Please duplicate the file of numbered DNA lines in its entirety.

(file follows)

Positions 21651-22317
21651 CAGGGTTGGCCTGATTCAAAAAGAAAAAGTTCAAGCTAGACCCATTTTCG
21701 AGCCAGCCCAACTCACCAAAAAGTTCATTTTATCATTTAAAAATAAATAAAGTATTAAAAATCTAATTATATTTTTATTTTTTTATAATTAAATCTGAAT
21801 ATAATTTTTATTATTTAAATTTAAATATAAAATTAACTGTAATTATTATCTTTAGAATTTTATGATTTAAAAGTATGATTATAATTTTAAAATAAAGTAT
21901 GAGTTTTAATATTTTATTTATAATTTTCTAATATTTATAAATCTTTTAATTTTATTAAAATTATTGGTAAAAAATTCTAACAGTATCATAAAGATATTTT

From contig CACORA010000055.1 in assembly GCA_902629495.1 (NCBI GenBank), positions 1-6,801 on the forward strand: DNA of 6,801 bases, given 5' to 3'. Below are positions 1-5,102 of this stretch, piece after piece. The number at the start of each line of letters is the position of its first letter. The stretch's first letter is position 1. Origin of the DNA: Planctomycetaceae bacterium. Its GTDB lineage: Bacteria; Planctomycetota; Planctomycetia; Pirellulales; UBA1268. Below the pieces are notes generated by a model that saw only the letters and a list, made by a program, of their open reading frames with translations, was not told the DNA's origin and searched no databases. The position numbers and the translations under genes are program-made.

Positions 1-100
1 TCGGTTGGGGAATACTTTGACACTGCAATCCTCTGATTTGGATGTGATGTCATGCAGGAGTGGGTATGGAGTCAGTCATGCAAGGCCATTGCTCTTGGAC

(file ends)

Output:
Positions 21651-22317
21651 CAGGGTTGGCCTGATTCAAAAAGAAAAAGTTCAAGCTAGACCCATTTTCG
21701 AGCCAGCCCAACTCACCAAAAAGTTCATTTTATCATTTAAAAATAAATAAAGTATTAAAAATCTAATTATATTTTTATTTTTTTATAATTAAATCTGAAT
21801 ATAATTTTTATTATTTAAATTTAAATATAAAATTAACTGTAATTATTATCTTTAGAATTTTATGATTTAAAAGTATGATTATAATTTTAAAATAAAGTAT
21901 GAGTTTTAATATTTTATTTATAATTTTCTAATATTTATAAATCTTTTAATTTTATTAAAATTATTGGTAAAAAATTCTAACAGTATCATAAAGATATTTT

From contig CACORA010000055.1 in assembly GCA_902629495.1 (NCBI GenBank), positions 1-6,801 on the forward strand: DNA of 6,801 bases, given 5' to 3'. Below are positions 1-5,102 of this stretch, piece after piece. The number at the start of each line of letters is the position of its first letter. The stretch's first letter is position 1. Origin of the DNA: Planctomycetaceae bacterium. Its GTDB lineage: Bacteria; Planctomycetota; Planctomycetia; Pirellulales; UBA1268. Below the pieces are notes generated by a model that saw only the letters and a list, made by a program, of their open reading frames with translations, was not told the DNA's origin and searched no databases. The position numbers and the translations under genes are program-made.

Positions 1-100
1 TCGGTTGGGGAATACTTTGACACTGCAATCCTCTGATTTGGATGTGATGTCATGCAGGAGTGGGTATGGAGTCAGTCATGCAAGGCCATTGCTCTTGGAC